Such considerations are already liturgical, in that they are concerned with prayer, but the final volume on the angels focuses these considerations more precisely on the Divine Liturgy, for all these volumes are concerned with the conjunction of the two worlds – the earthly and the heavenly – a conjunction manifest in different ways in the Mother of God and St John the Forerunner, but realized most immediately for us in the celebration of the Divine Liturgy, when we join together with ‘thousands of Archangels and ten thousands of Angels, the Cherubim and the Seraphim, six-winged and many-eyed’. But just considering together the Mother of God and the Forerunner has a more precisely eucharistic reference, which Bulgakov himself draws out
30. Schmemann, ‘Trois Images’, 13-14 (my trans.).
31. See also his remarks on Bulgakov as a thinker in his diary, entry for 31 March 1980: The Journals of Father Alexander Schmemann 1973-83, trans. Juliana Schmemann (Cresrwood, NY: St Vladimir’s Seminary Press, 2000), 261-2.
32. Quoted in James Pain’s Introduction to A Bulgakov Anthology, XVI-XVII.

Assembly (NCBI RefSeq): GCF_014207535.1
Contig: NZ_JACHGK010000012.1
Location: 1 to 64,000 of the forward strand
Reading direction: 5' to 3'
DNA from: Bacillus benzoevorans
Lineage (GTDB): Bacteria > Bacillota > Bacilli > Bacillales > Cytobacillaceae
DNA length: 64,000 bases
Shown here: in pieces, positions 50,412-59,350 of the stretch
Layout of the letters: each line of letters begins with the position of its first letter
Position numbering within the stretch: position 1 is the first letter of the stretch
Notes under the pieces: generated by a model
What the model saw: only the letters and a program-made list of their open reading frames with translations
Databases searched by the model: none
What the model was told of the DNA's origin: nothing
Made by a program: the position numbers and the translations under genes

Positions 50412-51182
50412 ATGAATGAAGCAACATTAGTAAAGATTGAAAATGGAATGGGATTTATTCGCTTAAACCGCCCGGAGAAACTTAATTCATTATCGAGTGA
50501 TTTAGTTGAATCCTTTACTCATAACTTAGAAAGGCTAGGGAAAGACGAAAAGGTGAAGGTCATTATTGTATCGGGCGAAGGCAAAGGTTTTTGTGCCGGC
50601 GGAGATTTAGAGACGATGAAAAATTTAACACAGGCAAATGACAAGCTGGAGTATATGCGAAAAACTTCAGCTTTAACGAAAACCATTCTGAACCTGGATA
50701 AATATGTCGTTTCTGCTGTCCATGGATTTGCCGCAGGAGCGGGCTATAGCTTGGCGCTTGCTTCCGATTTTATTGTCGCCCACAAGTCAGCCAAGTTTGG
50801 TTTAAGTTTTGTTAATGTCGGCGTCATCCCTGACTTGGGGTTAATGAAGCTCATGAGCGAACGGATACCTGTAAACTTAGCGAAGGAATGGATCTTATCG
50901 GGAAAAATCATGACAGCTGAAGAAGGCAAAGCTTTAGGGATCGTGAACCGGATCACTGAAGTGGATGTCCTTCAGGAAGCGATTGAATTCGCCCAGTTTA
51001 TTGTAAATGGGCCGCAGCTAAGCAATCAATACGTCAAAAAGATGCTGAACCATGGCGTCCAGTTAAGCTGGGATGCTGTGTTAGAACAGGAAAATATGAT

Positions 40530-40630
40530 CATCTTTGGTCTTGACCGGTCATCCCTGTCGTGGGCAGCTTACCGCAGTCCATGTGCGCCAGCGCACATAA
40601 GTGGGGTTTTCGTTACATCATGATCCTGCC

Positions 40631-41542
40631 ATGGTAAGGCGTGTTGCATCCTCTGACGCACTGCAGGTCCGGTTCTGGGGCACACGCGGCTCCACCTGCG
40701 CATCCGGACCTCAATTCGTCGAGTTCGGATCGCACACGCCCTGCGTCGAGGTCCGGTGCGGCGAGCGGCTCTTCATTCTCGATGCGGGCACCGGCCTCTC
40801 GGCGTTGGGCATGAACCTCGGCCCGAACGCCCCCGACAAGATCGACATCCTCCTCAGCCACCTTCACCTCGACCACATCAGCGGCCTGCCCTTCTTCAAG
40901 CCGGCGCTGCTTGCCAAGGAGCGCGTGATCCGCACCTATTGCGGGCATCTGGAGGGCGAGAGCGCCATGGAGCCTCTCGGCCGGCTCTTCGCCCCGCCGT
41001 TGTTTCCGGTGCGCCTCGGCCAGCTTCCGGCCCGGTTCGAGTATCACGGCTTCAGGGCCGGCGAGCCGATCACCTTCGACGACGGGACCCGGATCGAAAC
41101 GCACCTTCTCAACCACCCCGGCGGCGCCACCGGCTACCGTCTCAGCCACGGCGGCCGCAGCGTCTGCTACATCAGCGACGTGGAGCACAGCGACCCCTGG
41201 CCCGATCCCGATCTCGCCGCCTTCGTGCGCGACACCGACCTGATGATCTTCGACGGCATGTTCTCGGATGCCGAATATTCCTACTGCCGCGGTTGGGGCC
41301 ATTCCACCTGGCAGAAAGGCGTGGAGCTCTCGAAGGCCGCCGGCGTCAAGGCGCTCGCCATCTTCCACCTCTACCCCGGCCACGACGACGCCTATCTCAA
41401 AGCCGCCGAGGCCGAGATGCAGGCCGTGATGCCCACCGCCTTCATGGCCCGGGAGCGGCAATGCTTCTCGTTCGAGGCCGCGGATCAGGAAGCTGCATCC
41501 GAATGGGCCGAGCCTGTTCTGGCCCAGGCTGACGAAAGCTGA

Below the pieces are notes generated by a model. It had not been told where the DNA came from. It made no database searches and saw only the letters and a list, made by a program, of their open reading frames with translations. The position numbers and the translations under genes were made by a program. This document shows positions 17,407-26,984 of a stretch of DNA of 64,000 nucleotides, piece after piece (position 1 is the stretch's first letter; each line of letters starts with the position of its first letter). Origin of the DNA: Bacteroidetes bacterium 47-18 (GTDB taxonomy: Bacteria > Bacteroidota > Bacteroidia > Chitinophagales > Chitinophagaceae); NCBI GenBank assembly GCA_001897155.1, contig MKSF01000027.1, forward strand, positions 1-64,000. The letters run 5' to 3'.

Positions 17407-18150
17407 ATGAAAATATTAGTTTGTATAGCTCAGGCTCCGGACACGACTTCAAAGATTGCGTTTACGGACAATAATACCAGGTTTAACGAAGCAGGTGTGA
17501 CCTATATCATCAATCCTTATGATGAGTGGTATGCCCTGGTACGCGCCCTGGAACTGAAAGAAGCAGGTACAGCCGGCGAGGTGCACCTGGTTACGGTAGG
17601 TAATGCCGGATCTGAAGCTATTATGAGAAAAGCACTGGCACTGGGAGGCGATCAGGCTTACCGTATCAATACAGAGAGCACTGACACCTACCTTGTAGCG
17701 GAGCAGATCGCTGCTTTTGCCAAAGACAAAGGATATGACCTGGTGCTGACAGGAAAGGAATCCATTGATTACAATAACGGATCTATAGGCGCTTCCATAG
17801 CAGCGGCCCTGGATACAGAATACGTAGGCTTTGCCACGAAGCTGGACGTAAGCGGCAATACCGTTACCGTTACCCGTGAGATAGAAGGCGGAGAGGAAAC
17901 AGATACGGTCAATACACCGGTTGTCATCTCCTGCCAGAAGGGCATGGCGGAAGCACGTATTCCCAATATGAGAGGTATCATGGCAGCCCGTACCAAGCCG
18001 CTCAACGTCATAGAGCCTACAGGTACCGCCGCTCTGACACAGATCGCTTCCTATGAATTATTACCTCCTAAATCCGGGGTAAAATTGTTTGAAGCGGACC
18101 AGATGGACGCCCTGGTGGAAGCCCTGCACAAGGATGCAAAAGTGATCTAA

33. See Sister Joanna Reitlinger, ‘The Final Days of Father Sergius Bulgakov: A Memoir’, in Sergius Bulgakov: Apocatastasis and Transfiguration, trans. Boris Jakim, Variable Readings in Russian Philosophy 2 (New Haven, CT: Variable Press, 1995), 31-53.
34. B. Bobrinskoy, La Compassion du Père (Paris: Cerf, 2000), 160, cf. 173; La Mystère de la Trinité (Paris: Cerf, 1986; 1996 imprint), 149 (presumably a reminiscence, as no reference is given).
when he recalls that in the preparation service, the Proskomidi, as the priest cuts fragments of bread to set beside the Lamb, the bread to be consecrated, the first two fragments are in honour of the Mother of God and then of the Forerunner. Similarly in the eucharistic prayer, after the epiclesis, the first to be commemorated is the Mother of God, followed immediately by St John the Forerunner.35 The way in which such precise liturgical references feed Bulgakov’s theological reflection is something very striking, and I don’t really know anyone else of whom this is true to the same extent.
The structure of theology